Peter Scott and the Birth of Modern Conservation
Peter Scott was one of those rare people who are exceptionally good at everything they do. He took up sailing and won a bronze medal at the 1936 Olympics (to this day he is the only Olympiad who also became a Fellow of the Royal Society). He was a glider champion, and pretty good at skating too. He painted professionally and one of his prints sold over 350,000 copies. He had a brilliant war record, commanding the Navy’s only steam gunboat squadron, and earning a DSC as well as mentions in despatches. But for the Labour landslide in 1945, he might well have become a Conservative politician (and would have hated it). And that is before we get on to nature conservation. He was the best-known nature broadcaster of his day. He founded the Wildfowl Trust in 1946, co-founded the Council of Nature, the WWF and the IUCN; and won a knighthood for ‘services to conservation’ in 1973. He was also happily married, at least on the second time round, for over forty years, which I always think is a major achievement. Everybody thought he was terrific.
Any biography of Scott is bound to be action-packed, one achievement after another. The question is whether this makes him a good subject for a biography. It is already well-trodden ground. Scott wrote his own life, The Eye of the Wind, in 1961, and there have been posthumous books on his paintings, writings, broadcasts and speeches. In 1993 came Elspeth Huxley’s biography, Peter Scott, Painter and Naturalist, now out of print, and now we have this new one, linking him with the founding of ‘modern conservation’ (nature conservation, that is). Is there anything new to say?
Its author Chris Moore joined what is now the Wildfowl and Wetlands Trust at Slimbridge as a volunteer in 2014, and helped to turn Scott’s house into a museum. He now leads tour groups there. While half of Huxley’s book is devoted to Scott’s pre-war and wartime exploits, Moore focuses more on his post-war work, particularly as a founder of institutions and saviour of endangered species. Most of the chapters are quite short, with titles like ‘The House that Peter Built’, ‘Spreading the Word’, and ‘Enter the Panda’. As these suggest, his book is something of a hagiography. Like Huxley, he refers to Scott throughout as ‘Peter’. He was able to draw on unpublished letters and papers that supposedly cast a new light on events, though, if they did, I missed it. The book is perfectly readable; Scott’s itinerary of expeditions and meetings and wildlife holidays are all set out, sometimes chronologically, sometimes thematically. What is lacking is psychological depth. Scott’s life was by any measure full of incident and achievement, but was he really so far ‘ahead of his time’? And was he really the ‘father of conservation’ as his biographers claim?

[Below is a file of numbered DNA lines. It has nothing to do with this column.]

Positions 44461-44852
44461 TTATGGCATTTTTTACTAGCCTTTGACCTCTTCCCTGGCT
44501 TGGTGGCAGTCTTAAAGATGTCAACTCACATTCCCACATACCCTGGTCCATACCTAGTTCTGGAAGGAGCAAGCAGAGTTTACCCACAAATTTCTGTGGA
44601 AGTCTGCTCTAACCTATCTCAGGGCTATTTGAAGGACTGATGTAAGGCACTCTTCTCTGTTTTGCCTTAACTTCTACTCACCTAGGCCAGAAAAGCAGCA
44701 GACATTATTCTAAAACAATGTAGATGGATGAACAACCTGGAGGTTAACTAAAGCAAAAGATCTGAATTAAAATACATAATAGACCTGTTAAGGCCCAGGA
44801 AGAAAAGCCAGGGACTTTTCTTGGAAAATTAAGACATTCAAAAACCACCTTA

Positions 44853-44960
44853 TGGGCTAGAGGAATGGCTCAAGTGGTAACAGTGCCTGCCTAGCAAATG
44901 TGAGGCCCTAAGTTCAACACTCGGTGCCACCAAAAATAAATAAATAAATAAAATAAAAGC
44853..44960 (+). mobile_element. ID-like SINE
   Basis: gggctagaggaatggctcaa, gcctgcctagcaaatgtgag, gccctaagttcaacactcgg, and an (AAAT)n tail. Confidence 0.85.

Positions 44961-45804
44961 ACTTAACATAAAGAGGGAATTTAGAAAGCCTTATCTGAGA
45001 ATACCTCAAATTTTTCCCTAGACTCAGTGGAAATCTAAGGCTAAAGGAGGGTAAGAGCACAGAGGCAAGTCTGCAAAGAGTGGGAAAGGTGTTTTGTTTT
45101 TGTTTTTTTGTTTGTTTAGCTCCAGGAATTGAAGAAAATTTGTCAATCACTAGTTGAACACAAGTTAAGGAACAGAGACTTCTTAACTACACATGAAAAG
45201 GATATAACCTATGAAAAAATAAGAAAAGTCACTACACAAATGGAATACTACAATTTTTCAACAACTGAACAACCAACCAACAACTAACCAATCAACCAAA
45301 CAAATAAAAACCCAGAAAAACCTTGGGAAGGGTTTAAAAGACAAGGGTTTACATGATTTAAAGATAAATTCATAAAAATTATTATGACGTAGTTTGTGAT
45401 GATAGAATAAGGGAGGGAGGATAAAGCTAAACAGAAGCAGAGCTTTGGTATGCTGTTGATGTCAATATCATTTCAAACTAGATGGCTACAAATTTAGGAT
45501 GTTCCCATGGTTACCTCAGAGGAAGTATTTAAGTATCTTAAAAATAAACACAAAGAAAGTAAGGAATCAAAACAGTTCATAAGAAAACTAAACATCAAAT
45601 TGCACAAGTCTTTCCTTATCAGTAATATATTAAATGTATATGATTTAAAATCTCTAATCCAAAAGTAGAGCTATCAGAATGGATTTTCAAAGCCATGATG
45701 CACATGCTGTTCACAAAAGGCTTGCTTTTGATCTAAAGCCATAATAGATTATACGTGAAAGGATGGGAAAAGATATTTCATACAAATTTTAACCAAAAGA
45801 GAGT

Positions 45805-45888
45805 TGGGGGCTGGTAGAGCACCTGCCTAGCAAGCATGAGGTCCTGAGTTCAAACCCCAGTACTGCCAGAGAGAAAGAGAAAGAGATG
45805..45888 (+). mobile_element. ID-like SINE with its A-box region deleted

If he was, he came to fatherhood remarkably late, for the National Trust and the RSPB were up and running before he was born. Others such as Charles Rothschild, Julian Huxley or Max Nicholson might have an equally valid claim, but in any case, nature conservation is essentially collaborative. Peter Scott certainly founded the Wildfowl Trust (originally the Severn Wildlife Trust), but its day-to-day running was soon taken over by a band of volunteers and administrators. In the international scene, though diplomatic and influential, Scott was largely a figurehead. He became well-known first through his paintings, and later from his radio broadcasts, which disappointingly earn only a paragraph or two here, followed by his BBC series Look. Read today, most of his speeches seem like a rendition of the bleeding obvious (‘extinction is forever’ etc).
A line that struck me, late on in the book, was that ‘Peter had no time for history’, as though that were a compliment. He does not seem to have been a complicated man. He was a do-er, not a thinker. All the same, I would have liked to have received some insight into what makes a man paint duck after duck, goose after goose, all his long life and in much the same style, without dropping dead from boredom. The impression you get, is that the younger Scott was always struggling to prove himself. He needed to win, needed to build. But whatever psychological impulse lay behind it all remains murky. This new biography would be the perfect reading for someone who, after visiting the new museum at Slimbridge, wanted to know more. But it is also an illustration of how one can seem to know all about a famous person without really knowing them.Reviewed by - Peter Marren